The MCU Just Snubbed a Legendary Comics Writer
What If’s look back in time just felt like cosplay.
The Marvel Multiverse allows the franchise to tell different versions of the same story, which is why we can have three Spider-Man variants together, or briefly explore a world where John Krasinski is Mr. Fantastic. But the MCU has narrowed the scope of its multiverse to the anthology series What If...?, which is meant to explore truly wild alternate realities with little impact on the franchise’s broader plot.
It’s a fun premise, but one of What If’s most anticipated episodes was made without consulting the writer who came up with the concept to begin with, and the omission shows in the final product.
Episode 8 of Season 2, “What If... The Avengers Assembled in 1602?,” was inspired by the 1602 run of comics that explored the premise of Marvel superheroes existing in the Early Modern period. The series was written by Neil Gaiman, the bestselling author of Good Omens, The Sandman, and other iconic works.
However, when asked on his Tumblr page if he was approached about the What If adaptation, Gaiman had a simple answer: “I was never consulted.”
That isn’t surprising, considering the liberties What If took with Season 1’s big comic book tribute episode, “What If... Zombies?!” The episode was inspired by Robert Kirkman’s Marvel Zombies comics, but Kirkman wasn’t consulted for the episode or even the spinoff series that followed. In a 2021 tweet, Kirkman revealed he learned about the spinoff just like everyone else, and now it appears another high-profile Marvel writer has been given the same treatment.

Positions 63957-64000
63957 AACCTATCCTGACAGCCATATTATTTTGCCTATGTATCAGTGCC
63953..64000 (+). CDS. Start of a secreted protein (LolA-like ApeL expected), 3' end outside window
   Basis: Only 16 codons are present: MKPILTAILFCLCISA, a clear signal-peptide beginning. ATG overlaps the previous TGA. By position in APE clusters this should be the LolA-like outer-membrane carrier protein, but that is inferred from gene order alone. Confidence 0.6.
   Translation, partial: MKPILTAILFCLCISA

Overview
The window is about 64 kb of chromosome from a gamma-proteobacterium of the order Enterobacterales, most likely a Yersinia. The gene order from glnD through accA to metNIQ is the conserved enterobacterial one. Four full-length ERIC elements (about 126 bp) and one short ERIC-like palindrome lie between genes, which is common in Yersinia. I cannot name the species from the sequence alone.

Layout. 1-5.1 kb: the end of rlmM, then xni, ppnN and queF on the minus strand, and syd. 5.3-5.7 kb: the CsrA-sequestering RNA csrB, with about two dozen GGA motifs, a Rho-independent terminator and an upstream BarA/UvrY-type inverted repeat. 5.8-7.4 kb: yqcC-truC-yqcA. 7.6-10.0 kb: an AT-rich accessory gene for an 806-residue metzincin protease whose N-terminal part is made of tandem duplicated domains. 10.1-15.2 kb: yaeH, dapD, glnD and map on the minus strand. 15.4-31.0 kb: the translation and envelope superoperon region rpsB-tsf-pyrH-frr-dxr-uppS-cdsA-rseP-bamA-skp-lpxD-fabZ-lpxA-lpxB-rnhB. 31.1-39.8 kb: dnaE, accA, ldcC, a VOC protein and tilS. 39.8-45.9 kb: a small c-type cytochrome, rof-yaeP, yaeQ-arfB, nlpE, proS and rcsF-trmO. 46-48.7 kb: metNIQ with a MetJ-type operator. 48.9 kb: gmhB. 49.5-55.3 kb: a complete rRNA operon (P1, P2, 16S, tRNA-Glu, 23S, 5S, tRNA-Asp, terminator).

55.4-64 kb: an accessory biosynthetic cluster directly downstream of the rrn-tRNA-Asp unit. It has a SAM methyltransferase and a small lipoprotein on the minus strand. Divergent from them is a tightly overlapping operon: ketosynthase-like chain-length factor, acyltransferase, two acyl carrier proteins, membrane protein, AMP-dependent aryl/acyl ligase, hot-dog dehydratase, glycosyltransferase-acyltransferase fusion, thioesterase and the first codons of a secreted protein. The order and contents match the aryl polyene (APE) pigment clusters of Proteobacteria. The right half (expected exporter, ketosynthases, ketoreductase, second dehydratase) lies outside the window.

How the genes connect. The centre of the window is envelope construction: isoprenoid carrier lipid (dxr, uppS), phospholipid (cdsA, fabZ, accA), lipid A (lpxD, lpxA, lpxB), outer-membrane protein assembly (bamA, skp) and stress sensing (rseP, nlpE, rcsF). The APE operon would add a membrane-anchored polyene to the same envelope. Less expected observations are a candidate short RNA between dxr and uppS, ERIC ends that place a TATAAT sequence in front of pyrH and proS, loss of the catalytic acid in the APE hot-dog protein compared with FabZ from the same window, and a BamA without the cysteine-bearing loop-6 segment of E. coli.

Adaptations don’t need to be beholden to their source material, but Gaiman’s absence is unfortunately conspicuous. While 1602 presented a world where the characters faced issues suitable for the time, What If’s version of the 17th century just felt like Renaissance Faire Day at Stark Tower. Loki’s performing Shakespeare, Hela is Queen Elizabeth, and Steve Rogers is a highwayman, but there’s no depth to these alternate characters; they’re just reskins of characters we’ve seen before. What If was only interested in 1602’s aesthetics.
What If writer Ryan Little commented on this approach, telling ComicBook.com, “We filled this episode with 1602 iterations of characters from across the MCU to share with everyone that same fun Neil created when first exploring Elizabethan Marvel in his original run.” But this supposed fun took precedence over adapting the heart and soul of 1602, and a consultation with Gaiman could have been a first step toward replicating the feel of the series. There’s nothing wrong with an anthology series trying some one-off cosplay, but if you’re going to adapt memorable source material, why not do it properly?